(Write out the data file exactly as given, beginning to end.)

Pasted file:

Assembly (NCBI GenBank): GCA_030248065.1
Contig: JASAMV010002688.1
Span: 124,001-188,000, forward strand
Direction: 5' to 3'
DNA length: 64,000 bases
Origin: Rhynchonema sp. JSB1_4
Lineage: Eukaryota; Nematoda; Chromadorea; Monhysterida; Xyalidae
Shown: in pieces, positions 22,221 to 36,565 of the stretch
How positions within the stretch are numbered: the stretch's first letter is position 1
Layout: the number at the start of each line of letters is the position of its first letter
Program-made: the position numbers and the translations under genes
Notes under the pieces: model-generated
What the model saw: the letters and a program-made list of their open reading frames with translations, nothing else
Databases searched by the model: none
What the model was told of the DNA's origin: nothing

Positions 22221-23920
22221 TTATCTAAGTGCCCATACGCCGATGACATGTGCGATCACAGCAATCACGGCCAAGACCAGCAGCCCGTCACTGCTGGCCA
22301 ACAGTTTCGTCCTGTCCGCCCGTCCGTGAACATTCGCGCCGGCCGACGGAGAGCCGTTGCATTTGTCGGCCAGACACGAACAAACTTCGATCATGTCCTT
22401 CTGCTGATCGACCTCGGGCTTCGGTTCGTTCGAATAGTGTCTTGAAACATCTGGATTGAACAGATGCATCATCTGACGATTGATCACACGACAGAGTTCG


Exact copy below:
Assembly (NCBI GenBank): GCA_030248065.1
Contig: JASAMV010002688.1
Span: 124,001-188,000, forward strand
Direction: 5' to 3'
DNA length: 64,000 bases
Origin: Rhynchonema sp. JSB1_4
Lineage: Eukaryota; Nematoda; Chromadorea; Monhysterida; Xyalidae
Shown: in pieces, positions 22,221 to 36,565 of the stretch
How positions within the stretch are numbered: the stretch's first letter is position 1
Layout: the number at the start of each line of letters is the position of its first letter
Program-made: the position numbers and the translations under genes
Notes under the pieces: model-generated
What the model saw: the letters and a program-made list of their open reading frames with translations, nothing else
Databases searched by the model: none
What the model was told of the DNA's origin: nothing

Positions 22221-23920
22221 TTATCTAAGTGCCCATACGCCGATGACATGTGCGATCACAGCAATCACGGCCAAGACCAGCAGCCCGTCACTGCTGGCCA
22301 ACAGTTTCGTCCTGTCCGCCCGTCCGTGAACATTCGCGCCGGCCGACGGAGAGCCGTTGCATTTGTCGGCCAGACACGAACAAACTTCGATCATGTCCTT
22401 CTGCTGATCGACCTCGGGCTTCGGTTCGTTCGAATAGTGTCTTGAAACATCTGGATTGAACAGATGCATCATCTGACGATTGATCACACGACAGAGTTCG